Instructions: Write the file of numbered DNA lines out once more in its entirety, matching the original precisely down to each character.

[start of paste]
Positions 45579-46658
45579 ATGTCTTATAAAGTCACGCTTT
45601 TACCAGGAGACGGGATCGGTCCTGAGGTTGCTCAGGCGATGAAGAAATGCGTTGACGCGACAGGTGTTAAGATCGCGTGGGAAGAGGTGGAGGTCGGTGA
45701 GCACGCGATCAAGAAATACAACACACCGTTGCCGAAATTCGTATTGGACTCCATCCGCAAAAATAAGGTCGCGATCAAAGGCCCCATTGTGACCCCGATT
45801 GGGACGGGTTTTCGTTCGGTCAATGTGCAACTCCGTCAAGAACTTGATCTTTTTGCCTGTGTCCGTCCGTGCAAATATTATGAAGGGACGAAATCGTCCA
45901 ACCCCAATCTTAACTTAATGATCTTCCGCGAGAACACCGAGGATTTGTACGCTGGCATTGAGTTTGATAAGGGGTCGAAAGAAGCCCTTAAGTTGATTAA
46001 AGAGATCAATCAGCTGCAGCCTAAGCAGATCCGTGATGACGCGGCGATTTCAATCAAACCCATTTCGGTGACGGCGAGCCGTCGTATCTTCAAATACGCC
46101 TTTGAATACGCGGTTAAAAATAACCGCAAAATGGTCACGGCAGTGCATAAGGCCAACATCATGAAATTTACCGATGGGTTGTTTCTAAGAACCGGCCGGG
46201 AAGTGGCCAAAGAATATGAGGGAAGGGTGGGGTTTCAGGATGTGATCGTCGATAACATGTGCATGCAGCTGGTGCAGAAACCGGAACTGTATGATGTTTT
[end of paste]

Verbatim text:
Positions 45579-46658
45579 ATGTCTTATAAAGTCACGCTTT
45601 TACCAGGAGACGGGATCGGTCCTGAGGTTGCTCAGGCGATGAAGAAATGCGTTGACGCGACAGGTGTTAAGATCGCGTGGGAAGAGGTGGAGGTCGGTGA
45701 GCACGCGATCAAGAAATACAACACACCGTTGCCGAAATTCGTATTGGACTCCATCCGCAAAAATAAGGTCGCGATCAAAGGCCCCATTGTGACCCCGATT
45801 GGGACGGGTTTTCGTTCGGTCAATGTGCAACTCCGTCAAGAACTTGATCTTTTTGCCTGTGTCCGTCCGTGCAAATATTATGAAGGGACGAAATCGTCCA
45901 ACCCCAATCTTAACTTAATGATCTTCCGCGAGAACACCGAGGATTTGTACGCTGGCATTGAGTTTGATAAGGGGTCGAAAGAAGCCCTTAAGTTGATTAA
46001 AGAGATCAATCAGCTGCAGCCTAAGCAGATCCGTGATGACGCGGCGATTTCAATCAAACCCATTTCGGTGACGGCGAGCCGTCGTATCTTCAAATACGCC
46101 TTTGAATACGCGGTTAAAAATAACCGCAAAATGGTCACGGCAGTGCATAAGGCCAACATCATGAAATTTACCGATGGGTTGTTTCTAAGAACCGGCCGGG
46201 AAGTGGCCAAAGAATATGAGGGAAGGGTGGGGTTTCAGGATGTGATCGTCGATAACATGTGCATGCAGCTGGTGCAGAAACCGGAACTGTATGATGTTTT